Until relatively recently, you’d struggle to find refined Indian food in the UK. Anglo-Indian fare was a law unto itself – not the complex, masterfully spiced cooking that exists in South Asia. Instead, it erred on the oily, heavy side with paving stone slabs of naan bread, more often than not used to soak up excessive beer consumption. This is not necessarily a bad thing; who doesn’t love a curry night? But it’s done little to assert the nuances – and diversity – of authentic Indian cuisine.
Whereas cooks such as Madhur Jaffrey showed us how to cook Indian at home, and there’s a busy curry house on every high street, high-end Indian restaurants were sorely lacking on British soil. When Vivek Singh, executive chef at the highly regarded Cinnamon Club, opened his restaurant in 2001 he wanted to challenge “people’s perception of Indian food.” Cyrus Todiwala of Café Spice Namasté fame, and an enduring presence on the Asian culinary scene, also recognised the public’s view of Indian food as “cheap and cheerful fodder”, but admitted that it’s changing.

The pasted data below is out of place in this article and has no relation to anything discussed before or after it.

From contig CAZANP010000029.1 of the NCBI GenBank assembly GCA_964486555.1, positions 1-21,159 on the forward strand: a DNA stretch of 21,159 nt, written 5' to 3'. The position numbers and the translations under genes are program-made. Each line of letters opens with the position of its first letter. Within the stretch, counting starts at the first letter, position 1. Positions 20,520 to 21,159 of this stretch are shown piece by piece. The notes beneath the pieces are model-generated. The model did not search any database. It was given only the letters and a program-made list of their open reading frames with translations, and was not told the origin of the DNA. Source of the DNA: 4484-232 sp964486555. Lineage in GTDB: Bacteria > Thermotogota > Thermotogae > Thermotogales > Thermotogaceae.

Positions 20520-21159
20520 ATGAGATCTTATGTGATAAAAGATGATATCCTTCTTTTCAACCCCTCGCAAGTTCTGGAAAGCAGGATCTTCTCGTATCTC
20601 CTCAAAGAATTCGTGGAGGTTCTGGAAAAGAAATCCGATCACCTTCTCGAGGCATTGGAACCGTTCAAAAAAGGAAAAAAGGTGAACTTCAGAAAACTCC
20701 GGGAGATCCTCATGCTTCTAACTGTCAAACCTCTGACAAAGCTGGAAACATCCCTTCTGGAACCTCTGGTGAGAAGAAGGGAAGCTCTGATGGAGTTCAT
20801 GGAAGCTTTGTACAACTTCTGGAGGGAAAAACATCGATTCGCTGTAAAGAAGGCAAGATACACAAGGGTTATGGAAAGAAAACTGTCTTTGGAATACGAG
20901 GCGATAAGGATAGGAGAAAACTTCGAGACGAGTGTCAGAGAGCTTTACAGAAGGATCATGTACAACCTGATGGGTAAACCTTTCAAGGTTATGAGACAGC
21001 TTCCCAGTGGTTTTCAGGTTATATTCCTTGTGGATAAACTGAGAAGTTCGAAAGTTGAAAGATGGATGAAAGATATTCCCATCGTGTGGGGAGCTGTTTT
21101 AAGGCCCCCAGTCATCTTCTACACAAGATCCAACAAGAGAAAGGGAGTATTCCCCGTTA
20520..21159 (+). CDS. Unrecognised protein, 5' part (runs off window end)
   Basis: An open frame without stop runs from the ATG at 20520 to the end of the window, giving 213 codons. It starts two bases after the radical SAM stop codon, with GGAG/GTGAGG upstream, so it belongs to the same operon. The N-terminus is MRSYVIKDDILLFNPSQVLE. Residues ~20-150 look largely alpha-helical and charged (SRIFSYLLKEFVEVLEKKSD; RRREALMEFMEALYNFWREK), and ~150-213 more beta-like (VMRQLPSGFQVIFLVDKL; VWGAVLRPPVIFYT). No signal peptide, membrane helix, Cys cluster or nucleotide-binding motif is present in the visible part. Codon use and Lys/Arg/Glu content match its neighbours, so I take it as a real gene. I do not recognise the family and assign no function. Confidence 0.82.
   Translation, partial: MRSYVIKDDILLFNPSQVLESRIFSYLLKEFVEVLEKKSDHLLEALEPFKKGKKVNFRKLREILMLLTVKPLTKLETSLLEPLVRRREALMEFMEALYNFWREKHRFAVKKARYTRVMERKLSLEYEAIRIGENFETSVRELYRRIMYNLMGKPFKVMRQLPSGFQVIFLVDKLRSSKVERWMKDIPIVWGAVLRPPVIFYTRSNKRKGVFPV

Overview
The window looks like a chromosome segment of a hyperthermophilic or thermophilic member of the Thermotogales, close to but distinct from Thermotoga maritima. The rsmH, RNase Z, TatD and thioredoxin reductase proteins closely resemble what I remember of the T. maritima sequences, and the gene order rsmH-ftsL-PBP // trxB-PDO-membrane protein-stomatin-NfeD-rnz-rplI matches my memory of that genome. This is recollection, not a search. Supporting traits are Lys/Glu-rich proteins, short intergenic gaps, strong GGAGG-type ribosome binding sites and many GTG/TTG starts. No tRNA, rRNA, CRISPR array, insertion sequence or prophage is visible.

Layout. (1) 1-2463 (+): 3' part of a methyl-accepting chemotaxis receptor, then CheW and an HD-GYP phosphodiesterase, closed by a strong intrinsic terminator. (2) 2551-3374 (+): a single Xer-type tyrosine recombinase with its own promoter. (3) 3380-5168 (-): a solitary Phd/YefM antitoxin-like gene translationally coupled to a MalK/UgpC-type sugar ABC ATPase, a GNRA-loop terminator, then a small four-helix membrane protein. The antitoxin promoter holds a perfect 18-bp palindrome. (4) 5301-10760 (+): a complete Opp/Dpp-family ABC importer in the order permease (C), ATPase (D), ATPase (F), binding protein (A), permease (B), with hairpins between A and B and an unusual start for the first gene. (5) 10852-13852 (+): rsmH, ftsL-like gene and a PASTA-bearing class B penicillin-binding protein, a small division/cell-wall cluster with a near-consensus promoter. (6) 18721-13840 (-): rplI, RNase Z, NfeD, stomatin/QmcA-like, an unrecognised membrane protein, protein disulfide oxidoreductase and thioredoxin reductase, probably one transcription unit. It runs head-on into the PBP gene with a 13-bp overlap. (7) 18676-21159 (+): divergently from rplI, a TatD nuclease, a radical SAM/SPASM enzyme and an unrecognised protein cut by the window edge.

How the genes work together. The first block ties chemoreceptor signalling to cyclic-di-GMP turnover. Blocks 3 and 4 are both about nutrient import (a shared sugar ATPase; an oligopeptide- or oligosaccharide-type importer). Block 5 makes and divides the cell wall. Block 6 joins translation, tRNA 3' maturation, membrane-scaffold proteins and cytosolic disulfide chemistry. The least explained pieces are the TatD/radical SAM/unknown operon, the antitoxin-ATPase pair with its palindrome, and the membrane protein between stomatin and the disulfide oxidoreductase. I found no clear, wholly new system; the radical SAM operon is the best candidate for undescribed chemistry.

Michelin recognition eluded Indian cuisine – then in 2001, at the age of 31, Indian chef Atul Kochhar won a star for Tamarind, in London’s Mayfair. In 2003, he opened Benares in Berkeley Square, which won a star in 2007. Kochhar combines his culinary heritage with British gastronomy, creating modern versions of originals from his motherland that have earned him many accolades.